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Author Topic: Last of the Comanches (1953)  (Read 1528 times)
Dust Devil
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« on: February 26, 2011, 02:48:59 AM »


http://www.imdb.com/title/tt0044828/


Ahoy. Here's what one could call a ''nifty little semi-forgotten Western'', from our old friend André De Toth. Pretty basic in concept and story yet thoroughly professional and therefore 100% enjoyable. This one is very preoccupied with small shifts in the whole, they do 'em right, all the boys and girls on the team. The characters are nothing special but are acted well. I especially enjoyed Broderick Crawford's unassumingly meticulous Sgt. Trainor, he leads the parade without blowing the trumpet too often, but when he does you know why he's the one in front. The rest of the cast is okay. The direction is great, the action scenes are really good. As I've said: here they don't deal as much with the ''bigger picture'', sure, the Indian rebellion (or whatever it is) is raging around and the boys are in the middle of it, but they are more concerned with the so to speak ''little survival duties''. That seems to be the main concern of the whole picture and everything else is subaltern to this. This seems done in the same vein of de Toth's later war drama Play Dirty, it may not be the same story but the spirit seems the same to me.

And finally, best for last - the look of this movie: I honestly feel I'm too stupid to comment it, so I won't even try. I don't understand how this one isn't in the f-ing manuals, it is, without any doubt one of the best. The scenery, the lighting, the sets, everything around the cinematography is flawless, there isn't one single thing they didn't get right. Not only did they got it all right, but also the best from every shot. Please, someone watch this W as soon as possible and write something smart here.


8/10

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« Reply #1 on: February 26, 2011, 02:50:39 AM »

This is also some sort of remake of the 1943 Humphrey Bogart vehicle Sahara (you'll find Lloyd Bridges in both), and an old 1937 Soviet movie called The Thirteen.

I don't think I've ever seen Sahara, if I did - I remember nothing of it.

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« Reply #2 on: February 26, 2011, 02:54:03 AM »

There was topic of some sort: http://www.fistful-of-leone.com/forums/index.php?topic=1626.0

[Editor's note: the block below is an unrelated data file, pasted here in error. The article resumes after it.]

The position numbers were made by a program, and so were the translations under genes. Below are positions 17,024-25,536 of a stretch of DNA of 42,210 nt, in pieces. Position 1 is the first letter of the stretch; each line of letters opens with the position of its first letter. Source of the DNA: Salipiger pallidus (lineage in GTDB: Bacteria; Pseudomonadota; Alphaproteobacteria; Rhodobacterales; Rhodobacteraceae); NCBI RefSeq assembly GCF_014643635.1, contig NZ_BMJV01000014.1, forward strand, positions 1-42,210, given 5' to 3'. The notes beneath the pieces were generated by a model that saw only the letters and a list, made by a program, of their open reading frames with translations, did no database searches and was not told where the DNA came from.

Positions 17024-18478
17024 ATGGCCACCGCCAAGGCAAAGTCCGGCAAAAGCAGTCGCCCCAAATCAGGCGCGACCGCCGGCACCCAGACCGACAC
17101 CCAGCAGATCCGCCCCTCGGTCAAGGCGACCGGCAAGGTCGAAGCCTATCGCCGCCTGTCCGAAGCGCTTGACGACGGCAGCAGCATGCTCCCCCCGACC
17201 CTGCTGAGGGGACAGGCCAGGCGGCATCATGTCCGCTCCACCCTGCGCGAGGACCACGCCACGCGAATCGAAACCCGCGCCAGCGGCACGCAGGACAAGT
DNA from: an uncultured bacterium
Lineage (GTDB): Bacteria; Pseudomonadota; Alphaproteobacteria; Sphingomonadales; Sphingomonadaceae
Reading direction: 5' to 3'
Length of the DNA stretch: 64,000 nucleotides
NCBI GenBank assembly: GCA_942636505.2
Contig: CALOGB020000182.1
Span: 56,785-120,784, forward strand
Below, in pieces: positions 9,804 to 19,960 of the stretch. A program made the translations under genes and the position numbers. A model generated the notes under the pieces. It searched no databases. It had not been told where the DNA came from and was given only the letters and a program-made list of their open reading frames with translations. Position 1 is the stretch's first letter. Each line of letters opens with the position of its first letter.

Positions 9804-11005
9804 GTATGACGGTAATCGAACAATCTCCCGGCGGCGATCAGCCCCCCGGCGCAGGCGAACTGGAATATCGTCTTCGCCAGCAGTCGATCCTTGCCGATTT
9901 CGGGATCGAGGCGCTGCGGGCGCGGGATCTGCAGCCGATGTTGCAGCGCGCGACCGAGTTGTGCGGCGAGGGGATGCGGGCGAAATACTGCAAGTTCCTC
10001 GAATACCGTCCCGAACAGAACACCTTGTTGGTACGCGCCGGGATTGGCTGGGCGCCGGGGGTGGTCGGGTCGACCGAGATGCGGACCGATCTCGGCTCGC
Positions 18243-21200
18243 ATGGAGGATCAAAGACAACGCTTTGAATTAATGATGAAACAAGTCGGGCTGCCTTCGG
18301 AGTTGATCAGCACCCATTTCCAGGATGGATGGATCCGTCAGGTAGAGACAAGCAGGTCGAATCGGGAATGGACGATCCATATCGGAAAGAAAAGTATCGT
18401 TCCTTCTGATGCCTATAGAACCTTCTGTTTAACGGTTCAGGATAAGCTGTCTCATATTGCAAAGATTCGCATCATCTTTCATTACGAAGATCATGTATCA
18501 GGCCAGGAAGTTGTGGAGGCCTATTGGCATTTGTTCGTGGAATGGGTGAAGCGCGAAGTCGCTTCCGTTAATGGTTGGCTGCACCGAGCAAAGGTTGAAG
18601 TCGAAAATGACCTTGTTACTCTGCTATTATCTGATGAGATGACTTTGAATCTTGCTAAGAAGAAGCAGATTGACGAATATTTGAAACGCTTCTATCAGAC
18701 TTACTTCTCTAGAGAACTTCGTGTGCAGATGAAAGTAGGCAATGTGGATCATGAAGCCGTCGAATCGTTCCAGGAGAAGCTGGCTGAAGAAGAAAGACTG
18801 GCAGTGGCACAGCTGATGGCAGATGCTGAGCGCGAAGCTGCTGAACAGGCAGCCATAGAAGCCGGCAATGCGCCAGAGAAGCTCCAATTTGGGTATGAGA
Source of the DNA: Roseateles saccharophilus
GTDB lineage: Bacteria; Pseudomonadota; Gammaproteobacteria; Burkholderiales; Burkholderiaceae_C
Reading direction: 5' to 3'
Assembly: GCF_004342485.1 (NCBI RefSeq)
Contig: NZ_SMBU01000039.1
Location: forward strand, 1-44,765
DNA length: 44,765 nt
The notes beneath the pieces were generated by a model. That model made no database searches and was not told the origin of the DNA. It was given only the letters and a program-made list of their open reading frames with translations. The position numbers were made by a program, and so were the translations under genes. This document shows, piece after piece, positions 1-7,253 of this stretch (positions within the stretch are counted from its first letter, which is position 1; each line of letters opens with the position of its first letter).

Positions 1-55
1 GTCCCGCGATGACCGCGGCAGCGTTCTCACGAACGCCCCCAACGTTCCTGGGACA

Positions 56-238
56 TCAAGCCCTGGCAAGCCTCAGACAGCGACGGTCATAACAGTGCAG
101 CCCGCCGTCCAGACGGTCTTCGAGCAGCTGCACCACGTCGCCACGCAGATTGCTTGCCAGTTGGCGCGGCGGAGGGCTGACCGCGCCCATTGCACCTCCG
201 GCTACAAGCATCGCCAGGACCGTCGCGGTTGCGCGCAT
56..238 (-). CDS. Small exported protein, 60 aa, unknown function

Hmm, don't know if I should merge it... Undecided

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« Reply #3 on: February 26, 2011, 03:07:25 AM »

Since I'm talking to myself anyway at this point - I just realized De Toth directed 4 (F-O-U-R, yeah) movies that year - now that's bloody fast! I knew he was fast but this is unbelievable. One of them is the cult House of Wax, with Vincent Price, the other two are Westerns starring Randolph Scott. The next year he also did 4 movies. Man...

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« Reply #4 on: February 26, 2011, 04:58:03 PM »

Never heard of it, where did you get a copy?

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« Reply #5 on: February 26, 2011, 11:30:35 PM »

Never heard of it, where did you get a copy?

I didn't - I caught it by surprise on the telly. Cry

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« Reply #6 on: May 06, 2017, 10:46:13 PM »

Adding my review.

I'll tell you when to drink, when to eat, when to sleep, and when to breathe!

Last of the Comanches (AKA: The Sabre and the Arrow) is directed by Andre De Toth and adapted to the screen by Kenneth Gamet. It stars Broderick Crawford, Barbara Hale, Lloyd Bridges, Mickey Shaughnessy, Johnny Stewart, George Matthews and Hugh Sanders. A Technicolor production with cinematography by Charles Lawton Junior and Ray Cory and music by George Duning.

Safe as a bomb shelter Western. A remake of Zoltan Korda/Humphrey Bogart's war movie Sahara from 1943, Last of the Comanches finds Broderick Crawford as the leader of what remains of a massacred cavalry troop. As they make their way across the desert they pick up ragtag group of stagecoach passengers and as water runs low, they must fight for survival against fierce Comanches led by Black Cloud.

In essence it's a survivalist story with some Indian War action dotted around the outskirts of plotting. It's nice and airy, pleasingly performed, easy on the eye with its Technicolor photography, and De Toth once again shows himself to be a good marshall of action scenes. Crawford carries the movie of course, imbuing Sergeant Trainor with fearless bluster that holds the dysfunctional group together. The narrative strength comes from the lack of water, both for the whiteys and the Comanche, where the often forgotten weapons of war, that of food or drink, firmly keeps the story engrossing.

Not as good as Sahara but still a safe recommendation to Western and Brod Crawford fans. 7/10

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« Reply #7 on: May 08, 2017, 11:41:46 AM »

I'm sure I saw it before, but probably it was eons ago, like the '70's. You can watch it here:

https://www.youtube.com/watch?v=e8qPGo9TApU

At 56' there's the most effective set of explosions I remember in a western this side of Leone. The movie is very good until the action in the mission which is too repetitive. 7/10

« Last Edit: May 08, 2017, 02:25:09 PM by titoli » Logged

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